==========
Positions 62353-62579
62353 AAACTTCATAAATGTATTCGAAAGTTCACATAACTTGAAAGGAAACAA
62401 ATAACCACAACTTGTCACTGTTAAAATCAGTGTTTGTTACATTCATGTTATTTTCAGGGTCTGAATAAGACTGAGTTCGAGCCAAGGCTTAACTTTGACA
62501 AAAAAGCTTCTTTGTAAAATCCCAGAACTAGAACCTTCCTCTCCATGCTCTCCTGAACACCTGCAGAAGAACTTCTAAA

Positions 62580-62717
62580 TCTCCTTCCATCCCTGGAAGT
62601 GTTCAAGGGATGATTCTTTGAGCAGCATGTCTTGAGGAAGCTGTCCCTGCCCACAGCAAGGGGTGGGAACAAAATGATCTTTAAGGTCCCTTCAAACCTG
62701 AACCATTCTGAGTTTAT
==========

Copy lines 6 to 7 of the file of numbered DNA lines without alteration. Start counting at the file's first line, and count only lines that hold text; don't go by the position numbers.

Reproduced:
62580 TCTCCTTCCATCCCTGGAAGT
62601 GTTCAAGGGATGATTCTTTGAGCAGCATGTCTTGAGGAAGCTGTCCCTGCCCACAGCAAGGGGTGGGAACAAAATGATCTTTAAGGTCCCTTCAAACCTG